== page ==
Last night at Wine and Whiteboards, Penny Locaso said, “to solve a problem, you need a definition.” The idea of these talks is to learn from other peoples perspectives but it’s also a lesson in listening.
We discussed whether happened in America could happen here (general consensus was that it was already - we’re just in a bubble). Could that same Xenophobia, racism, fear of otherness, finger pointing at non white people happen in Australia? Hasn’t it already? Why are we obsessed with the US election yet ignore what’s happening in our own back yard? Why are white people called ‘ex-pat’s but non white are called immigrants? Should we really be surprised by the result in the US?
We talked about studies we’d read, articles we’d seen, headlines we’d absorbed, the filters that guide our thinking, our assumptions and of course, our perspective based on personal experiences. We talked about how shame, anger, fear and violence are linked and examined our own relationships with shame around money, family, community and the irony of a group of white women talking about these issues on a Friday night over wine, as if we had any insight into otherness, being from middle class backgrounds.
A while ago I read an article in The Guardian about a prison psychiatrist who said said they’d never seen an act of violence not perpetrated by shame. We talked about the link between white anger, poverty, and what happens when you’re in survival mode and you’re taught that everyone is your competition for a job, to survive. How ‘abundance’ is something that perhaps people who can afford brunch think about. How it’s easy for us to judge other peoples hardships, and to make assumptions about them, but impossible to put ourselves in their shoes, or intellectualise their pain, struggles and also their fears, their anger, because it was deeper than them yelling racist slurs, or being fearful of the Other.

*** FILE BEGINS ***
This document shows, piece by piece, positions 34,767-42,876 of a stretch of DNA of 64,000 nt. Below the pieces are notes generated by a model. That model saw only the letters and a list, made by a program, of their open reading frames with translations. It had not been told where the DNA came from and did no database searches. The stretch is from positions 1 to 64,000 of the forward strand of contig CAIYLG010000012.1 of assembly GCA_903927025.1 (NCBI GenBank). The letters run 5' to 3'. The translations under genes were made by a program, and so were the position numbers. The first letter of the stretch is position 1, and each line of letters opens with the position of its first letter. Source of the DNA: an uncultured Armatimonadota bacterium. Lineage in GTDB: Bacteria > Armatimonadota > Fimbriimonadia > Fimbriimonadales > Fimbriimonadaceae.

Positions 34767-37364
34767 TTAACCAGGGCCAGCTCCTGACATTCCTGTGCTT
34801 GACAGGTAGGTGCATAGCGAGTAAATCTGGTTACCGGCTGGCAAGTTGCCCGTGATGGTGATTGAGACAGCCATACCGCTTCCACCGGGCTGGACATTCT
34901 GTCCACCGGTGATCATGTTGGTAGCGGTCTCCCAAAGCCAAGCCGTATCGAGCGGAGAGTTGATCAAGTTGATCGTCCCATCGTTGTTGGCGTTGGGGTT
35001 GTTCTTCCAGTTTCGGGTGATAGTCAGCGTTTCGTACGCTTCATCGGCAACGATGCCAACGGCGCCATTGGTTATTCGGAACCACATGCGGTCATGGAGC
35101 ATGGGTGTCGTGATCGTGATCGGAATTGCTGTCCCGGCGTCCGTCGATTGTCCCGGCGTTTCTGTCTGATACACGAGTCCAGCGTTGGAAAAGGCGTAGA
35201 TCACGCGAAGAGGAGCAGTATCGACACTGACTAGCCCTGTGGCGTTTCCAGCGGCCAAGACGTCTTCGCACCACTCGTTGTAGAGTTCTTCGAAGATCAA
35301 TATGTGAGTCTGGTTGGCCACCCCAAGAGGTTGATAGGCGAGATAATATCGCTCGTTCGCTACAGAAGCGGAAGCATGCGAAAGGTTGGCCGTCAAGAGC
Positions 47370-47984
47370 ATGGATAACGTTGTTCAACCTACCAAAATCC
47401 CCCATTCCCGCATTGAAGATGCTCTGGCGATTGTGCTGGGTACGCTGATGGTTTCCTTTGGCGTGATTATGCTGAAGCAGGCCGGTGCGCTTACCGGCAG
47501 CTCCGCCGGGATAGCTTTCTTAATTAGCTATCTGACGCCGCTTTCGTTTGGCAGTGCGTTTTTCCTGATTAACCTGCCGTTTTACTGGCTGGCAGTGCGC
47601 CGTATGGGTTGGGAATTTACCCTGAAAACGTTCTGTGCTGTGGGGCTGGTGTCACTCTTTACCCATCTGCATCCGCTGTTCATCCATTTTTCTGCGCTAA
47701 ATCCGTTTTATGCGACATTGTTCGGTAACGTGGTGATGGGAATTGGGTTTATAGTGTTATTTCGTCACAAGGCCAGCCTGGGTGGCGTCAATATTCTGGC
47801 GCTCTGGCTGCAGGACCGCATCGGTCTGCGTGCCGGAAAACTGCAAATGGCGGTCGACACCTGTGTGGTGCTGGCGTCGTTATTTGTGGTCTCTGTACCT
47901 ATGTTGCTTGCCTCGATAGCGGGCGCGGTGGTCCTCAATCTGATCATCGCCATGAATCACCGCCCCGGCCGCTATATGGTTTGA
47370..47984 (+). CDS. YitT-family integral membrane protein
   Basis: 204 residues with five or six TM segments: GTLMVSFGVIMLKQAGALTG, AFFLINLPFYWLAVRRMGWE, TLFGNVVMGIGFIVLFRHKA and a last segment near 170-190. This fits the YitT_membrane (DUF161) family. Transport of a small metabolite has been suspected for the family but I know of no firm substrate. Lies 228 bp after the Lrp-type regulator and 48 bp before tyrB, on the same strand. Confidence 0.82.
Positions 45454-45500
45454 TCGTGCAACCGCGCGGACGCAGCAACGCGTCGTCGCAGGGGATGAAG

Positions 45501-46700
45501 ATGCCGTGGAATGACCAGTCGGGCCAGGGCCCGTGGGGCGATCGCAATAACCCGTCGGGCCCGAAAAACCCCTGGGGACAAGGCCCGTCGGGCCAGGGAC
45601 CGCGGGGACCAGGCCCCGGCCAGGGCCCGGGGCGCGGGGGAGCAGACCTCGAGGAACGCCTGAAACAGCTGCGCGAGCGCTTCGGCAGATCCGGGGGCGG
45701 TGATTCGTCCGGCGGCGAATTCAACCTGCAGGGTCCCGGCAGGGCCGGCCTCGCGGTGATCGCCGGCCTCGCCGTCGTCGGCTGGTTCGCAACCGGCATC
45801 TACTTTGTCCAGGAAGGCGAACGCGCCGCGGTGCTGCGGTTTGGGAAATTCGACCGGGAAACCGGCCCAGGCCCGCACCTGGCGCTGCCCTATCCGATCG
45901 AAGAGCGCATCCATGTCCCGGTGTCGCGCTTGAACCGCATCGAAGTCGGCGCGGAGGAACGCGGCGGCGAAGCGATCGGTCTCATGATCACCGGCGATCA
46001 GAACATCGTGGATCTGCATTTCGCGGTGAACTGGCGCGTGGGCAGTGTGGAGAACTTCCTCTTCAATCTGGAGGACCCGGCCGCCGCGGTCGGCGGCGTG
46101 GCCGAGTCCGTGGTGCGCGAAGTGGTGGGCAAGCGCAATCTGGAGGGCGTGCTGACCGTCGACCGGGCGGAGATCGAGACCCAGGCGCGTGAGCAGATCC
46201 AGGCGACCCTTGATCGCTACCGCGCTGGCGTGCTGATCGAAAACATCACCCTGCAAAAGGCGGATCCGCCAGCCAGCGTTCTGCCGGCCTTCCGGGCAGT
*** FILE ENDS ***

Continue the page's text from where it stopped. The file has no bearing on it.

If anger really is about shame, and Brene Brown students can help me out here, maybe we’re pissed off about the US election because we’re not doing enough here to help, to change the conversation in our own backyards, and we (I) feel guilty about this, too. But, you know, not too guilty to give up abundant brunch.
A really smart cookie said this at one stage: “I grew up poor. And if you don’t know about how money works, and you don’t know how to look after yourself, you’re fucked.”
This one stuck with me. I know how to (finally) look after myself, but I earn ok money and I still don’t know how money really works.
I didn’t want to use this post to preach about looking after yourself, but it did turn some cogs in my brain. If we’re lucky enough to be able to get money, or be able to look after ourselves, maybe we should stop being so hard on ourselves.
Maybe me, sitting with these other intelligent, well read, thoughtful and kind men and women, maybe this is, kind of, our way of therapy. Because the discussion wasn’t actually about solving the problem, although I did hear some cracker ideas. It was about being heard, listening to each other and saying to one another: you perspective and experience matters, too.
A therapist once said to me: ‘the fastest way to feel better is to help someone else’. And last night, for a brief moment, you know what? I didn't feel any clearer on how to solve that giant cheeto problem. But - I also felt hopeful that by learning more about how the world works, I'd be living in the dark slightly less and be remotely helpful in some little way in future.
Thanks Penny and Rob for a really interesting discussion. More info on their sessions here.